Cerro Altamiro is the site of one of the La Cruz Habitat Protection Project’s many reforestation efforts.
The increased forest cover in and around the sanctuaries helps to restore the climate for the butterflies and maintain the water balance in mountain springs, which are critical water sources for all life in the area. Trees inside the core zone of the reserve cannot be legally cut, but people in the communities are often willing to donate time and energy in planting trees there. This is no small sacrifice for these families and individuals, but they do this because they understand that it makes their region a safer habitat for butterflies and humans alike. Reforesting bare slopes can prevent erosion, which in turn prevents natural disasters such as landslides. Reforestation also helps restore the land’s hydrology; within a few years after adjacent slopes had been planted, previously dried and degraded springs begin to flow again.
In 1997 Alvarez, having turned his efforts into the official La Cruz Habitat Protection Project (LCHPP), and using funds from a donation made by Robert L. Small, convinced four families from Ejido El Rosario to donate their time and labor and dedicate a portion of their limited parcels of land to growing forest trees instead of corn or oats. As a result, 7,000 new trees were planted that first year on over eight acres of land. The following year 40,000 seedlings were given to 20 more families that Alvarez was able to convince. The funds for this undertaking came from the efforts of Robert Small, D.J. Agnew, and Ed Rashin, who organized the Michoacán Restoration Fund. From there, the project continued to grow. In 2007 the project’s territory was expanded into new and important areas of the monarch region. These include the slopes of Cerro Altamirano in the northernmost part of the reserve, and the site of the previously destroyed El Cedral monarch colony near Tlalpuhahua. The El Cedral colony had been part of the original reserve but was denounced when its forests were lost to wildfires, pine beetles, and logging, and the butterflies stopped returning there. With the progress the project has made in the region, monarchs have slowly begun to return to nearby reforested regions, nestling in the much younger oyamel firs. This development gives hope that the entire colony will return if the forest is fully restored.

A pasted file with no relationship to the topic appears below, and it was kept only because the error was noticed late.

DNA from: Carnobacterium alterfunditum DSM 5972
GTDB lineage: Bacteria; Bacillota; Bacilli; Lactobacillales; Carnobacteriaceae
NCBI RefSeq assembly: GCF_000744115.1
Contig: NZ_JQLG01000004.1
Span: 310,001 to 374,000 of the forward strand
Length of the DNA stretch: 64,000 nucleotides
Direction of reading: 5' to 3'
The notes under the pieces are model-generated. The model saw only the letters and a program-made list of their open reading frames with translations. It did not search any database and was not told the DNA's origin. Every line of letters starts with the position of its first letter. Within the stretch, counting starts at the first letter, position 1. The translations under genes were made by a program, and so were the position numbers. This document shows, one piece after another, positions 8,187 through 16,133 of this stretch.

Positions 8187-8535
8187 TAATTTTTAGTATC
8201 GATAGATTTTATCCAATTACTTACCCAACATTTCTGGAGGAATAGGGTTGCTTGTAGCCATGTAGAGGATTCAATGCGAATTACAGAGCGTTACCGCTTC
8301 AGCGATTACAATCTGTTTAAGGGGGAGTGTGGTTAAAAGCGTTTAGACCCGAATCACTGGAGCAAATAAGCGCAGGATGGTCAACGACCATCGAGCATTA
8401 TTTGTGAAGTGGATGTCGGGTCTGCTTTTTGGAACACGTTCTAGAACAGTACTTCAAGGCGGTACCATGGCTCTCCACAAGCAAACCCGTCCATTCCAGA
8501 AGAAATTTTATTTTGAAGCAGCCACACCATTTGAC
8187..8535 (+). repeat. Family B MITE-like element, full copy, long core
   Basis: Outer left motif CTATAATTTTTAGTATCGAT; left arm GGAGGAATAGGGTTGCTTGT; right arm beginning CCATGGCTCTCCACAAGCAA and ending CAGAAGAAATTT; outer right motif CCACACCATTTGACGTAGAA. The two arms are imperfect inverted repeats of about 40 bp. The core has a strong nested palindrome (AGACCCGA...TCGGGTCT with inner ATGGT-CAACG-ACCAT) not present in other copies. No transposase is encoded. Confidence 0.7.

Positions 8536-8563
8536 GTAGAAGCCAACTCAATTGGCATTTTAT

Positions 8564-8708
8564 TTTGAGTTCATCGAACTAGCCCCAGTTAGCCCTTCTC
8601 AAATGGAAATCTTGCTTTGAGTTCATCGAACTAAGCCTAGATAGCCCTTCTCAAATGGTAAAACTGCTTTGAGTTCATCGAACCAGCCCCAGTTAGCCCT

With encouragement and support from the October Hill Foundation, Alvarez was recently able to initiate a long-held plan to expand LCHPP’s reforestation efforts to include the watersheds of two important highland lakes. The expansion began in 2008 with the planting of 100,000 trees around the watersheds of Lake Patzcuaro and Lake Zirahuen. Pollution from development and agricultural chemicals has tainted one lake and threatens the other, as each rainfall brings the pollutants running down the nearby mountainsides. Planting trees on mountainsides reduces runoff and would ensure that fewer contaminants end up in the lakes.